Friedrich Engels Pioneered Methods For Recording The Life

1108 WordsApr 13, 20175 Pages
Friedrich Engels pioneered methods for recording the life of the English working men. He formats his argument via the physical degree of the community degradations, supports his argument with records compiled by English officials, and makes his argument in the manner of a “social scientist.” His work emulates his skills as one of the most progressive social scientists of his age. He uses his understandings of topography, local economic systems, architecture, history, and other fields along with personal observations and repeated visits to strengthen his argument and analyze the life of the working men. Engels can be categorized as a social scientist, studying how a group of people behave, in this case the proletariat and the bourgeoisie.…show more content…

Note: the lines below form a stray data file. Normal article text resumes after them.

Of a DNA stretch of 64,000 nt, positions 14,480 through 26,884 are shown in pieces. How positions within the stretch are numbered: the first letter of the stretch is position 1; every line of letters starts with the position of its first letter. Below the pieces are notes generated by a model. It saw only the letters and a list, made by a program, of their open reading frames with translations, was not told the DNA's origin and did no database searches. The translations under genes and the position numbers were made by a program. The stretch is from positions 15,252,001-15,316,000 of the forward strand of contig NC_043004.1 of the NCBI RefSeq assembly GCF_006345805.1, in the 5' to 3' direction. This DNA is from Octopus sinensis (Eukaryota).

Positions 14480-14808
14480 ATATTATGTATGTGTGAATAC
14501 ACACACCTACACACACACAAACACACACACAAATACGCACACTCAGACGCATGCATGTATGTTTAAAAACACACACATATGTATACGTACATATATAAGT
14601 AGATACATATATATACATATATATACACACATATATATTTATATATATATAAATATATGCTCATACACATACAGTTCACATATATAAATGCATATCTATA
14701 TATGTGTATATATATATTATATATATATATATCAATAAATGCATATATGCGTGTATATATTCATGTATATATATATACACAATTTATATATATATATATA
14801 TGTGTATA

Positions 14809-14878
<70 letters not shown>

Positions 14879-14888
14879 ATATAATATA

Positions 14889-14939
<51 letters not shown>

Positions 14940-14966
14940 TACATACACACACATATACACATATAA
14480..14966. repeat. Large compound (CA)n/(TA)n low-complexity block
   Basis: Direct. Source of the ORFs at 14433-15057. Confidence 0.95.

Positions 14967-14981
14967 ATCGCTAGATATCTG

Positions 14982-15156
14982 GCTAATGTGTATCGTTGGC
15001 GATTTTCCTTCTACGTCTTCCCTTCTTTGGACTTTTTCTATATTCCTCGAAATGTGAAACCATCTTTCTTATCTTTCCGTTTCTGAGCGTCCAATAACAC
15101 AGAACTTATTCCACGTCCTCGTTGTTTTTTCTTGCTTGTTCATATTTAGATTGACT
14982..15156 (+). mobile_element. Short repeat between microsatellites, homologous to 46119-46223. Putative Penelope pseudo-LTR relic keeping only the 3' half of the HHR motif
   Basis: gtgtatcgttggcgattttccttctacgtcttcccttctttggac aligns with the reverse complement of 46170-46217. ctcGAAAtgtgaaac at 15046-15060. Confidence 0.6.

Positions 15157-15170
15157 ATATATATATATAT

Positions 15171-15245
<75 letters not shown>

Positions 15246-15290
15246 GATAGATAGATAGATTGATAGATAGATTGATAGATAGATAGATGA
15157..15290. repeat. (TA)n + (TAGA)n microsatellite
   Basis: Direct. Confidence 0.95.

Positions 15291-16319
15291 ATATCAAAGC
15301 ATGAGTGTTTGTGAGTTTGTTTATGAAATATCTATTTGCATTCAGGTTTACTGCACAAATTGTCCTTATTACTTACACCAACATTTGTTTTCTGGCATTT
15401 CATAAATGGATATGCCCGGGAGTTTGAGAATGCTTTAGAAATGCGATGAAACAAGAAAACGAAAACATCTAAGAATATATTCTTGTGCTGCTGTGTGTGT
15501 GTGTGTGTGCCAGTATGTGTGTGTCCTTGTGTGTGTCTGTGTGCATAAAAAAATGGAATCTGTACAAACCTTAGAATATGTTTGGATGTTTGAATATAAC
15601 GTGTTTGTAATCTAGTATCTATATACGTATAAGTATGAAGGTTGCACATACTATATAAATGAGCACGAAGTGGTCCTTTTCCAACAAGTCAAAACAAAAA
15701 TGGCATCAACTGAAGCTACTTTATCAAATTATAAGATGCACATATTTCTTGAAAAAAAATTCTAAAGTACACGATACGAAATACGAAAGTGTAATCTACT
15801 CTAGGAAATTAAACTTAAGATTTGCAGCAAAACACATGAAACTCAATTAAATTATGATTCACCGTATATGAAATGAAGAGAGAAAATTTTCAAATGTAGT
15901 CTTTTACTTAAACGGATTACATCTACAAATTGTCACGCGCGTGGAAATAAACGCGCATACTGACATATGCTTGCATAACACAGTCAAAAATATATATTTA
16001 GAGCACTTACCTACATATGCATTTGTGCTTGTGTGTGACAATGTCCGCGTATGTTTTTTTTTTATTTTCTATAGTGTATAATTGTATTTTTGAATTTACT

He uses information gathered by journalists, doctors, coroners, and public health officials to reinforce his observations of this decay and degradation that receives little attention otherwise. Along with his clear self-accreditation as a well-read, knowledgeable, experienced surveryor of the urban world, these data support his argument. In addition to this widely gathered English professional evidence, Engels makes it clear that he is physically in these slums, talking the citizens who live in the “shacks” and entering the buildings. “The foregoing description furnishes an idea of the aspects of the interior of the dwellings.” He covers various categories of everyday life in these communities and the conditions of the working men to make his argument in the style of a “social scientist.” Engels fits the description of a “social scientist” in this working methods and arguments. He is an anthropologist at the core, conducting an in depth ethnographic study of the English working classes. His observations of the physical conditions of the living places create the backdrop for his data compilation of the English working class life. Utilizing geographic awareness, he describes the precise location of his observation. “… eleven miles north-west of Manchester” and proceeding street names equate to GPS coordinates of today, allowing any who may find it necessary to return to the exact locations Engels made his

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